Considerations for Starting a Business Post-COVID-19

On Behalf of | Jul 12, 2021 | Business Law

Whether you are starting a business or restarting a business, doing so in a post-COVID-19 world can come with some unique and complicated challenges.

In this environment, business owners may want to consider some ways to adapt their operations as the world opens back up.

Leasing commercial space

The pandemic may likely affect where you decide to operate your business. Remote working opportunities and hesitancy to work in close quarters could change the type of space you want and need. Thus, when negotiating lease agreements, consider:

  • Shorter lease terms;
  • Phased occupancy;
  • Lease extension options; and
  • Reduced rent.

Because of the tumultuous state of commercial real estate these days, renters and landlords may be more amenable to these and other negotiations.

Revising policies

A year-and-a-half ago, business owners may have had no plans to manage a remote workforce. They may have seen no reason to provide additional sick time to workers, to set limits on indoor gatherings, or to require proof of vaccination.

However, in the coming months, these are just a few of the ways business policies may deviate from pre-pandemic practices. Thus, it can be crucial to address these matters in employment handbooks, business plans, and operational guides.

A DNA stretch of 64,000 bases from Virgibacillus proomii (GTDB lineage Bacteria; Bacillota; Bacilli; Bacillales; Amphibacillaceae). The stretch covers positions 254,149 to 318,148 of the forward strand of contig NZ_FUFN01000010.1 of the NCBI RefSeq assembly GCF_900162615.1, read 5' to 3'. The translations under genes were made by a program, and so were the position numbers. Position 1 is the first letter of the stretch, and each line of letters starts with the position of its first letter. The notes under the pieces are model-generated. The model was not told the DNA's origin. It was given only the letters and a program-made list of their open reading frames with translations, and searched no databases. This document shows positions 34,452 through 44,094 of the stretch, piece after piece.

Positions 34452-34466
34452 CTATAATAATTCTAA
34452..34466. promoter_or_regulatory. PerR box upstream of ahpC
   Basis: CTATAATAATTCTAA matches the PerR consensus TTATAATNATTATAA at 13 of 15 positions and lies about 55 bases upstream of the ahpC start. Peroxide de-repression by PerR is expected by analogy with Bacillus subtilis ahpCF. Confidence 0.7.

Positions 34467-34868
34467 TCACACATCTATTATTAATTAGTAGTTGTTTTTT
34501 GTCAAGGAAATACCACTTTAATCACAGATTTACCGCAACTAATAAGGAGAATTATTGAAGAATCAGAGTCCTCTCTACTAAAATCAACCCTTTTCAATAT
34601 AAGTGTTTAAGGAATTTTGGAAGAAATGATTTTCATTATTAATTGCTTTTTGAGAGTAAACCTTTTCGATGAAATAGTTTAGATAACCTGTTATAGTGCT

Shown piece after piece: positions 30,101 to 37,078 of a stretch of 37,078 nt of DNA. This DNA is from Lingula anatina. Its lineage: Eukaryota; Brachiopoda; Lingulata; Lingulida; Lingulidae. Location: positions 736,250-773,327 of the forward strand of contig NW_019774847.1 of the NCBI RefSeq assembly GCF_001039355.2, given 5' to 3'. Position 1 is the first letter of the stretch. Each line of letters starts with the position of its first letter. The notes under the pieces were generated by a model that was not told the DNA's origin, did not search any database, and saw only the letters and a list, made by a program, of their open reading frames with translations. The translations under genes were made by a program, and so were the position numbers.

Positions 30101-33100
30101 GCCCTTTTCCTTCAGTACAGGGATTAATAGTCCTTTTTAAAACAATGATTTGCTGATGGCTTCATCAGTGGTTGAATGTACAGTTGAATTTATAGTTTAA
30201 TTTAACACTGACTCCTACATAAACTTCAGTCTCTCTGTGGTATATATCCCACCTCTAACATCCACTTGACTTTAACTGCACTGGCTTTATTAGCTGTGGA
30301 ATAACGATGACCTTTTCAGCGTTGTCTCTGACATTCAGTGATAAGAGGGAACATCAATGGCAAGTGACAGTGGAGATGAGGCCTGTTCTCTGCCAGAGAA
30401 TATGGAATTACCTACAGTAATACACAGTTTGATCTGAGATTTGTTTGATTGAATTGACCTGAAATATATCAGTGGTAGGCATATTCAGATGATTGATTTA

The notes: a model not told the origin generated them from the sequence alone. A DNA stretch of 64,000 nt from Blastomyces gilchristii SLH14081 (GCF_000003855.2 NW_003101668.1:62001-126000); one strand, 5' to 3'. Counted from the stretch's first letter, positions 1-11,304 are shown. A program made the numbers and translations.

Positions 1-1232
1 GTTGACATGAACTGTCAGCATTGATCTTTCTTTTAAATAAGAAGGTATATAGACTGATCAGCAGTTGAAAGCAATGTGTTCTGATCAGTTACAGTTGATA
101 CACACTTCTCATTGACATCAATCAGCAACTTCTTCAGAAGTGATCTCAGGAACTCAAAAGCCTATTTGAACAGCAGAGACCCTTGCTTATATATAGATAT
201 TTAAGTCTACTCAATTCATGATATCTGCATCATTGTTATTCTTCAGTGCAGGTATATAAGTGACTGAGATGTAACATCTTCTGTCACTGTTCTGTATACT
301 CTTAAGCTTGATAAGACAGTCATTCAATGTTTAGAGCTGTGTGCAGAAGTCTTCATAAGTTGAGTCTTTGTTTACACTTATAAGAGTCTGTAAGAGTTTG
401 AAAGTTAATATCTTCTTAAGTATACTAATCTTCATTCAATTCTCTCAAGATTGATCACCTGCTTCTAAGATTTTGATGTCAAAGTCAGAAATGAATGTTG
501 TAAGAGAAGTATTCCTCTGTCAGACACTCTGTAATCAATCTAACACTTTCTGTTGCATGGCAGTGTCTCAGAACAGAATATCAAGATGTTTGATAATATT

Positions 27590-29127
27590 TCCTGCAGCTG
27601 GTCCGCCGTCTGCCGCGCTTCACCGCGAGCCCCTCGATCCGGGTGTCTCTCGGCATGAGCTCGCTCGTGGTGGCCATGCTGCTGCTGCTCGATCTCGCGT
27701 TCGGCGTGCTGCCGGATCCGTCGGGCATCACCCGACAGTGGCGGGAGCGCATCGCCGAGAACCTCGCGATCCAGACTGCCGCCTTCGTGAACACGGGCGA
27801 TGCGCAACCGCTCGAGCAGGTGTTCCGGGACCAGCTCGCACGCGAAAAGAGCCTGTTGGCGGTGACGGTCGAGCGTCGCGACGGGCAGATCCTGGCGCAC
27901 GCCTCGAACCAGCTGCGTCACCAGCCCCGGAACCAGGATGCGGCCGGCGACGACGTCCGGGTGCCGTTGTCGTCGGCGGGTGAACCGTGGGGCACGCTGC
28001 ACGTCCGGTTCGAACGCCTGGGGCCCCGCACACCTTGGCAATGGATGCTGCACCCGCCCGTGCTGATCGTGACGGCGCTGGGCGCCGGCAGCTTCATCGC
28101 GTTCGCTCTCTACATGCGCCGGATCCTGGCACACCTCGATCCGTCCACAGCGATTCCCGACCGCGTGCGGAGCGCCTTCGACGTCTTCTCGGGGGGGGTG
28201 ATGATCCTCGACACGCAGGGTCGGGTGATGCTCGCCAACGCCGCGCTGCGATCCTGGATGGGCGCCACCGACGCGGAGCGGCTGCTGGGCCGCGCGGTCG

Retaining employees

The pandemic cost thousands of Minnesotans their jobs and businesses. Thus, in a post-pandemic world, employers may be prepared to go to great lengths to protect the assets that keep their business competitive.

To do this, employers might want to explore options for noncompetition, nonsolicitation, nondisclosure, and confidentiality agreements. These contracts can protect the people, products, and processes that are most valuable to a company.

The beginning of any business venture can come with challenges for an owner. While it can be impossible to anticipate every potential obstacle or setback, sufficient business planning can provide critical protection at startup. And revising these plans as things change can extend that protection throughout the life of an enterprise.

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